Nov 21, 2022 12:00:00 PM       by Kin Leung

The Thing About Tryptophan…

It’s that time of the year again where we’re supposed to gather with family and close friends, talk about anything but politics, and eat monstrous amounts of good food throughout the next few days as we celebrate Thanksgiving. I used to joke with my friends that we would all be subjected to tryptophan poisoning, but just as the story about Ben Franklin wanting the national bird to be a turkey is just a myth, we can’t blame our post-feast stupor on just tryptophan either.




Nov 9, 2022 10:54:28 AM       by Baoqi He

What is Oxidative Stress?

Oxidative stress is an imbalance between the production of reactive oxygen species (free radicals) and antioxidant defenses. [1] The body’s cells produce free radicals, which are nitrogen- or oxygen-containing molecules with an uneven number of electrons [2], during normal metabolic processes. [3] Meanwhile, cells also produce antioxidants that neutralize these free radicals to prevent excessive cell and tissue damage. In general, the body is able to maintain a balance between antioxidants and free radicals. [3] However, this balance could be disrupted under certain conditions or environmental stress or infection, and uncontrolled oxidative stress can accelerate the aging process.[3]

Jul 13, 2022 12:00:00 PM       by Kin Leung

ABclonal in Action: 10 Scientific Studies Using ABclonal Antibodies

Open collaboration is important for sustainable science, and every new study or publication, no matter the journal or institution, contributes to a greater understanding of biology, for better or for worse. Dozens of prior discoveries funnel into every new breakthrough, so we need to appreciate the years of painstaking labor and thought that go into every new morsel of knowledge. It is very fulfilling when ABclonal products are part of the fuel that drives these studies in diverse fields of biology. With our ABclonal in Action series, we hope to highlight our products as well as the new insights from our customers all over the globe that will become stepping stones for the next generation of cutting-edge bioscience.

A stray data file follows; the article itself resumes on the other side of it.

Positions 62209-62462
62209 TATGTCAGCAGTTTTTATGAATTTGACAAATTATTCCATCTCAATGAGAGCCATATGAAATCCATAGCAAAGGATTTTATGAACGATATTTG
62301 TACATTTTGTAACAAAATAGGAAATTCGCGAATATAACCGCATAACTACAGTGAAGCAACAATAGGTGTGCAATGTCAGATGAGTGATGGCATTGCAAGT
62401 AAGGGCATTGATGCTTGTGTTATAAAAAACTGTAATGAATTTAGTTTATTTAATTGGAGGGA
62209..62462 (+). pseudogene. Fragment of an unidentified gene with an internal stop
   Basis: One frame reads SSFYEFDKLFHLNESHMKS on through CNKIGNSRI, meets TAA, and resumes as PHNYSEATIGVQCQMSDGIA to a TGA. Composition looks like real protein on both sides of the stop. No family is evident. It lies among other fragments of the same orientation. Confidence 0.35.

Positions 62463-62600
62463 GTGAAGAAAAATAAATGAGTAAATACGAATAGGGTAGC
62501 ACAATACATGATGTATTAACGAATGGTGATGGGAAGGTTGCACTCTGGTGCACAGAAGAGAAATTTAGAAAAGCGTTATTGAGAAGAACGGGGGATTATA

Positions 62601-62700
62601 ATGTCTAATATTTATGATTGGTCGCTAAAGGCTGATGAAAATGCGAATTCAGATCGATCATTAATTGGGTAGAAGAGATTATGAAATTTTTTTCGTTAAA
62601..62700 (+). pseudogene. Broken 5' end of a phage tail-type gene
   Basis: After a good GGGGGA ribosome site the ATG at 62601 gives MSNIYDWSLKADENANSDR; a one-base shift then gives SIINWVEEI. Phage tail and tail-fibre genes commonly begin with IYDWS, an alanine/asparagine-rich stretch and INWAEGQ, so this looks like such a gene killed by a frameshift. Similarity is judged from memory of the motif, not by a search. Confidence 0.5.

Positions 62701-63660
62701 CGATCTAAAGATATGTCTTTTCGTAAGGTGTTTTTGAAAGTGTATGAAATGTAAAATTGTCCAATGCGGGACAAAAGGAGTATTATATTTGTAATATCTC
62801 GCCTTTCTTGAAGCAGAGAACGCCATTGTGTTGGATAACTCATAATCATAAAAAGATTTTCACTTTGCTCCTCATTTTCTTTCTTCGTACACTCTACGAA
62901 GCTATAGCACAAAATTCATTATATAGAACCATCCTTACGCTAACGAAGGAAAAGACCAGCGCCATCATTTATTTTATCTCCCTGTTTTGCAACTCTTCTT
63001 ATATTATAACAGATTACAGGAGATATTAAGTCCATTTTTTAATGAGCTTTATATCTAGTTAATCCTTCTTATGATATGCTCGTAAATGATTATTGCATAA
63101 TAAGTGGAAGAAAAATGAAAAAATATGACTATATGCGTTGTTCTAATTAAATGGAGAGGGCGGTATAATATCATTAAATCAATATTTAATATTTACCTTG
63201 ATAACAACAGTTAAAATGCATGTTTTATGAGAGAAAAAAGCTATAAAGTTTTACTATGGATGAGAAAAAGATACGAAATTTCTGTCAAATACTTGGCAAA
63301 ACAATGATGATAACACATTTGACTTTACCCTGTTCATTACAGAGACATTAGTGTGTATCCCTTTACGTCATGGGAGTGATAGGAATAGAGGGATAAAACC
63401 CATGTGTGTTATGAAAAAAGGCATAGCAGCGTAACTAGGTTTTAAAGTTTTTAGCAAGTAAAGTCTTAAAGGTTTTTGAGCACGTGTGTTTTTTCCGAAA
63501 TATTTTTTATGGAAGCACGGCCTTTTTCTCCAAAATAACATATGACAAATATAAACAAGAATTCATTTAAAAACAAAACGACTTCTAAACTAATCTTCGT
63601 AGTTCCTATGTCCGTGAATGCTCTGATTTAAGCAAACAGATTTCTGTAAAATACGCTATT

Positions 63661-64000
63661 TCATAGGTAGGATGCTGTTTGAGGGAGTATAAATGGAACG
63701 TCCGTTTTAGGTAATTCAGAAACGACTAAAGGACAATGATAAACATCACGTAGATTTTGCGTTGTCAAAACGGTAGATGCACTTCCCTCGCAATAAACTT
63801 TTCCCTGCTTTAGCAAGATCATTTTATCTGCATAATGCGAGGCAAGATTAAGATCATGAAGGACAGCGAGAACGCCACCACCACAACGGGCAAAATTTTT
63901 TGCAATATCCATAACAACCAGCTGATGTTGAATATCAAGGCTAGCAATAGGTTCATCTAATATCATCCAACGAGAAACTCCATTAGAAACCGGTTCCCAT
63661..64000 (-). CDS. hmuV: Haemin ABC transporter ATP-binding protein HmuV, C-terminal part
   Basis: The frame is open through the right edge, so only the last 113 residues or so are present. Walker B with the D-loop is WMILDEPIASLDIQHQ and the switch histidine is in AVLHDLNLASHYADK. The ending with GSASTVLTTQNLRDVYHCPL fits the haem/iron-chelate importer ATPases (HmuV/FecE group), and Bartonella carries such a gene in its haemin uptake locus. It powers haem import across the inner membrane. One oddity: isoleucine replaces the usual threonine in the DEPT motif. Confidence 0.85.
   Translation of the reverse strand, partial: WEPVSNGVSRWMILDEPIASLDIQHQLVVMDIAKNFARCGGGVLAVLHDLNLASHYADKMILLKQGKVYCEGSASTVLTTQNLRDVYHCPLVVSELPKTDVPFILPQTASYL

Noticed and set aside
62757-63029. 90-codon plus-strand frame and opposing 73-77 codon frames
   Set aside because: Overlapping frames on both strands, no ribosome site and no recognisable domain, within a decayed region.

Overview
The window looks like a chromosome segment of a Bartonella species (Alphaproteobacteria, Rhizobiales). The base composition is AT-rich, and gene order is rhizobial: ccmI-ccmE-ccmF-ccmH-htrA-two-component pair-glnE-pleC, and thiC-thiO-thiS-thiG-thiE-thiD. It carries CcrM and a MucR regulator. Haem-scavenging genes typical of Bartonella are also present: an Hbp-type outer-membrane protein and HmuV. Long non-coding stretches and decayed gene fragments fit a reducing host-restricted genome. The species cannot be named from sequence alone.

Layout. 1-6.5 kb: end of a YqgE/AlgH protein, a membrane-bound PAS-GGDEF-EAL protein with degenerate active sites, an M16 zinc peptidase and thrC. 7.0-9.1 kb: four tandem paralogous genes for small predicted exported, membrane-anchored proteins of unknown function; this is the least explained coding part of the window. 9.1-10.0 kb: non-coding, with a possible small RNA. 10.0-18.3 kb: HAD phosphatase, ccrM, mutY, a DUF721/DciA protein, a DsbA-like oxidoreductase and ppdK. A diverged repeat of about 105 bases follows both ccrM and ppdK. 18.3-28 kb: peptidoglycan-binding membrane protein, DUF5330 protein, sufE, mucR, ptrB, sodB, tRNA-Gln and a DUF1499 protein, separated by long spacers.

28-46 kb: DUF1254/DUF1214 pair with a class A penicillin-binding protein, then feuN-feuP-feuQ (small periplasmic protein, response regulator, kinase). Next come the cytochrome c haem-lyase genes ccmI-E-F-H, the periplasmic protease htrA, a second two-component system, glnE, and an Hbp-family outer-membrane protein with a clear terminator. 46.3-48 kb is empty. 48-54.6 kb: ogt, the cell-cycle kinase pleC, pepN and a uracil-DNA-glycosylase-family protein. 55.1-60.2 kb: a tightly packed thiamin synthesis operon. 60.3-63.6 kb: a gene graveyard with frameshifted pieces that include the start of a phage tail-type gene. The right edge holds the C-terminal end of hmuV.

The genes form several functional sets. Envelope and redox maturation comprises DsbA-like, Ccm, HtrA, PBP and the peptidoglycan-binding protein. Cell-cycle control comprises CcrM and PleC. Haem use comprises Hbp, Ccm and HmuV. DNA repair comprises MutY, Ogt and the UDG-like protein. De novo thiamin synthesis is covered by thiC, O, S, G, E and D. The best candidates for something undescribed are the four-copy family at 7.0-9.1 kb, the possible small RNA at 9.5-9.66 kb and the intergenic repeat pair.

Jun 10, 2022 12:00:00 PM       by Kin Leung

ABclonal in Action: Autophagy as a Therapeutic Target


Every now and then when I get hungry, I joke that my stomach is about to digest itself. For the longest time, human science was unaware that our cells could literally eat itself (or more precisely, parts of itself) as well! First described in the 1960s by Christian de Duve (who won the Nobel Prize for discovering the lysosome), the term autophagy derives from Greek words combined to mean “self-eating” and describes a process by which the cell degrades large components and organelles in a distinct mechanism. 1-3 The phenomenon was not studied extensively until the 1990s, when Yoshinori Ohsumi performed a series of groundbreaking experiments to determine the underlying mechanisms of autophagy, an achievement for which he was awarded the 2016 Nobel Prize in Physiology or Medicine. Ohsumi’s work has led to an explosion of research that has precipitated a greater understanding of the role played by cellular digestion, degradation, and recycling pathways in human health and disease.